A-Rod, in case you missed it, flunked a couple of steroid tests back in 2003. In a method only baseball could conjure up, Rodriguez and 103 other players failed a test that really wasn’t a test. It was a wacky “pre-test” – done to determine if testing, in fact, was needed.

I know, it’s silly. Baseball has perfected the art of silly over the last dozen years or so.

Even more silly than pre-testing is the spotlight currently shining on A-Rod.

Why are we only hearing about Rodriguez and HIS failed test? What about the other 103 players and THEIR names and pictures? Why is the scrutiny just on him?

Breaking news: Baseball players used steroids. (zzzzzzzzzzzzzzzzz)

It’s such a boring, tiresome subject there’s actually dust build-up on it.

Effective immediately, I’m no longer concerned about who used steroids because we never get the complete truth on who passed the test and who failed the test.

But, I do care about something else as it relates to steroids.

And, to me, it’s actually the story we should all be chasing right now.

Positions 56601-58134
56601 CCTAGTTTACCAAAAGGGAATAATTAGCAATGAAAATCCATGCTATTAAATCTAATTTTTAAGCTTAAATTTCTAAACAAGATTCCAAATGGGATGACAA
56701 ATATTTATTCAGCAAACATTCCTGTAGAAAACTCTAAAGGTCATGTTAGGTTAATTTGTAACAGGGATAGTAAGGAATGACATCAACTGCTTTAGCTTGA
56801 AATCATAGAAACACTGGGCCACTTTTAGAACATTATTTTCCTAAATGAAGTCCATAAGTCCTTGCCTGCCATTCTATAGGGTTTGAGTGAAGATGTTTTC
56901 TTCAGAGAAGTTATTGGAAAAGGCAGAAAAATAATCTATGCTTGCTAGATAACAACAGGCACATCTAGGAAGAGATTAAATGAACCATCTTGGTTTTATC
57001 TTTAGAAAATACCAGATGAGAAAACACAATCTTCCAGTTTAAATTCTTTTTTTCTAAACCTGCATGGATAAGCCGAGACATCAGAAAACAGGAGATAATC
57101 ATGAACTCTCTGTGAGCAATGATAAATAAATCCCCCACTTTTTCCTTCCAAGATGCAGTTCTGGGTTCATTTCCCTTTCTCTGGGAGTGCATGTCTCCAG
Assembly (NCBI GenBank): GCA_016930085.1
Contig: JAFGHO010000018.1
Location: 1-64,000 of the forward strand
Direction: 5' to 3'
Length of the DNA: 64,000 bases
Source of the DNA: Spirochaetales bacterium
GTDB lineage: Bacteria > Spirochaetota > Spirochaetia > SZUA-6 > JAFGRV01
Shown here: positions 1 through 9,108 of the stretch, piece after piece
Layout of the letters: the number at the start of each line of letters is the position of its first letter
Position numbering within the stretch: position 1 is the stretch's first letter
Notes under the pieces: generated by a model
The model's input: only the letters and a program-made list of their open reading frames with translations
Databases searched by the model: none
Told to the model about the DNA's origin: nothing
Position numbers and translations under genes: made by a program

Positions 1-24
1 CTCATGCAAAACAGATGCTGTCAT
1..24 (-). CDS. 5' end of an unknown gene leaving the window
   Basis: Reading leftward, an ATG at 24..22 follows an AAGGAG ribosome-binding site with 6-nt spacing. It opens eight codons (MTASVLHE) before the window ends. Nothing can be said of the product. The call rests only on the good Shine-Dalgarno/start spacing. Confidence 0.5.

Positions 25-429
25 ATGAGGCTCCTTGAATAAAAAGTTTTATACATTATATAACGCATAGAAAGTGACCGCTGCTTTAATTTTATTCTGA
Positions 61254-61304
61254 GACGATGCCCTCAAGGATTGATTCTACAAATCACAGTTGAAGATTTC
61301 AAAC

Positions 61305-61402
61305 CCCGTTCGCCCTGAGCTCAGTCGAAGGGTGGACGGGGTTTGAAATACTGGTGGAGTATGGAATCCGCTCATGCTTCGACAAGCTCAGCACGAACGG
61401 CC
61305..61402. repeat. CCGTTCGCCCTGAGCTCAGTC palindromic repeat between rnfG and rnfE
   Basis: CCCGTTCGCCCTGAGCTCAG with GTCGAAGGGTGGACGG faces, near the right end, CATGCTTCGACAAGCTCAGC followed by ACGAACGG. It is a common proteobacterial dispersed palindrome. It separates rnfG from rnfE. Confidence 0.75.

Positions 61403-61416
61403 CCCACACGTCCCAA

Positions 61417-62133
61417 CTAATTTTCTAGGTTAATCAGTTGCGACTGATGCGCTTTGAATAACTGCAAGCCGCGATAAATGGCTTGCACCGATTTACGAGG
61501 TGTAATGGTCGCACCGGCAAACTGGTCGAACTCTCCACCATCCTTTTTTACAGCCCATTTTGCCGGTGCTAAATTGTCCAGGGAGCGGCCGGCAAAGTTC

I want to know this: “Who knew?”

Along the way, since ‘roids became the rage, where’s the secret list of the league executives, team owners, staffers and player personnel folks who have known the identity of the users?

Where is THAT list?

Everyone is quick to scoff at the players who have been caught. A-Rod is the new goat because he supposedly tested positive and it’s easy to ridicule him because of his abundant wealth, good looks and general snobby demeanor — funny enough, those three “charming traits” probably apply to about 75% of the players in the game today. If Chris Gomez flunked a test in ’03 and his name was revealed in 2009, would anyone care? Chris who…?

But, it’s A-Rod, and since jealousy is one of the best tasting items on the human menu, everyone wants to sink their teeth into #13.

I couldn’t care less about A-Rod and his failed tests.

At this point, what’s another player-name anyway?

I would love to see the who’s-who of names that knew about A-Rod and Barry and Roger and Jose and Mark and Sammy and the rest and the rest and the rest of them.

Who, in Baltimore, for example, knew about Gibbons and Segui and Bigbie and Roberts? Who knew? I guarantee you SOMEONE knew. Did the owner know? Did the GM know? Did the trainer know? Did the manager know?

Who, in St. Louis, knew McGwire was on the juice? What about Chicago? I’m sure folks in Cubbie-land were in the know when Sosa was pounding balls out of Wrigley Field in 1998.

Because the players get paid and the fans pay money to watch them play, people only seem to care about the guys in uniform.